// fixes access denied (java.lang.RuntimePermission accessDeclaredMembers)
// fixes access denied (java.lang.RuntimePermission getProtectionDomain)
grant {
    permission java.lang.RuntimePermission "accessClassInPackage.org.apache.catalina";
permission java.lang.RuntimePermission "accessDeclaredMembers";
permission java.lang.RuntimePermission "getProtectionDomain";

// fixes access denied (java.lang.reflect.ReflectPermission suppressAccessChecks)
grant  {
   permission java.lang.reflect.ReflectPermission "suppressAccessChecks";

Note that some of these fixes are still not very strict, which means that if you are really concerned to limit permissions as much as possible, you need to define stricter rules, but it's a start and should get your Wookie instance up-and-running.

For more information how to do this in Tomcat, see the Tomcat Security Manager HOW-TO

Running Wookie using embedded Jackrabbit JCR

Wookie by default uses OpenJPA for persistence, however you can also use JCR. This is not part of the standard build and distribution of Wookie, so first you need to build the module, then include it in Wookie's dependencies.

The first step is to build and publish the core Wookie server code, as the JCR module build process depends on being able to find it using Ivy.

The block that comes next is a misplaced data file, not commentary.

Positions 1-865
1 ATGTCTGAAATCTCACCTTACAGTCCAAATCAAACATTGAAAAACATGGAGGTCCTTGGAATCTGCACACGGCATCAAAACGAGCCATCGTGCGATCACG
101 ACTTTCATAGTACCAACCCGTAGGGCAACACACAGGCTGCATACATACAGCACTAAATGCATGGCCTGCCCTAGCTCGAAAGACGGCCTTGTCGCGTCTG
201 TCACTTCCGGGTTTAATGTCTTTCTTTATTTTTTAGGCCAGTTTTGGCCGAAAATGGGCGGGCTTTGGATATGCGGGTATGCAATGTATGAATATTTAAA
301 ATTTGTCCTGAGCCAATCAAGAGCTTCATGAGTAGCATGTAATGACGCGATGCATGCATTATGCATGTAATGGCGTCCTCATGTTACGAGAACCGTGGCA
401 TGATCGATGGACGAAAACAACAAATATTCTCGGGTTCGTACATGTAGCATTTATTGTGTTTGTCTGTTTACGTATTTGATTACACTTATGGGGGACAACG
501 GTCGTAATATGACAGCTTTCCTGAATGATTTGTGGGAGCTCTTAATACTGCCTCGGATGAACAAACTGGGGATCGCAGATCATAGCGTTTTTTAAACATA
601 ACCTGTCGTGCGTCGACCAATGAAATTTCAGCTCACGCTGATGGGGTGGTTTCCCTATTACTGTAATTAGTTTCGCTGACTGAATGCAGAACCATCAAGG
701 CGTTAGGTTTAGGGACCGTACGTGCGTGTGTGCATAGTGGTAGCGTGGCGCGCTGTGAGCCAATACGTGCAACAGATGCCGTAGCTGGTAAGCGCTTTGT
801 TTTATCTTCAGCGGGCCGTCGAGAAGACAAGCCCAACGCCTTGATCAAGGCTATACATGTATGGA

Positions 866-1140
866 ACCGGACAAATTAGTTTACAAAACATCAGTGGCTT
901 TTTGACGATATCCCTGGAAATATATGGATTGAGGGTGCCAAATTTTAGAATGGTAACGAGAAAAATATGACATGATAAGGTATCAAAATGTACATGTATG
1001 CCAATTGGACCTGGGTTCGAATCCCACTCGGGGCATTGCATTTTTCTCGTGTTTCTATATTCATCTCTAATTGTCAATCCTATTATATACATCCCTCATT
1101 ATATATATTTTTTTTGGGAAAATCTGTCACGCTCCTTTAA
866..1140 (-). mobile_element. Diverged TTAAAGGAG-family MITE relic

ant publish-local

Next you need to build and publish the JCR module:

cd modules/jcr
ant publish-local

Uncomment the lines in the main ivy.xml file to require the JCR jar when building Wookie, and the next time you build Wookie the wookie-jcr jar will be included, enabling you to switch to JCR persistence.

The following property is used to switch the standalone or Tomcat deployed servers to utilize JCR for persistence via an embedded JCR instance:


Additional properties must be configured to specify the desired JCR root node path and credentials for tomcat deployments:


These replace the wookie.db.* and jdbc.drive.path settings above, but otherwise the instructions apply for the JCR configuration.

Running Wookie with other configurations

Other configurations of Wookie can also be run; the main requirements are a servlet container and a database.

Database connections can be set up using either JPA (Java Persistence API) or JCR; the configuration details are set in build.properties. Additional configuration for advanced use can be found in org.apache.wookie.beans.jpa/peristence.properties. The database schema and mappings is located in etc/ddl-schema.

The deploy-webapp task can be used to deploy Wookie to any servlet container application.

Running Wookie in a virtual host configuration

To run Wookie using a virtual host configuration - for example, to run Wookie on http://localhost:8080/wookie, but with the external URL http://my.wookie.org/wookie - you need to set the following properties in widgetserver.properties or local.widgetserver.properties:


Note you need to set your proxy configuration separately:


Note that it is not currently possible to alter the servlet context name using a virtual host (e.g. mapping http://wookie.me.org to /wookie).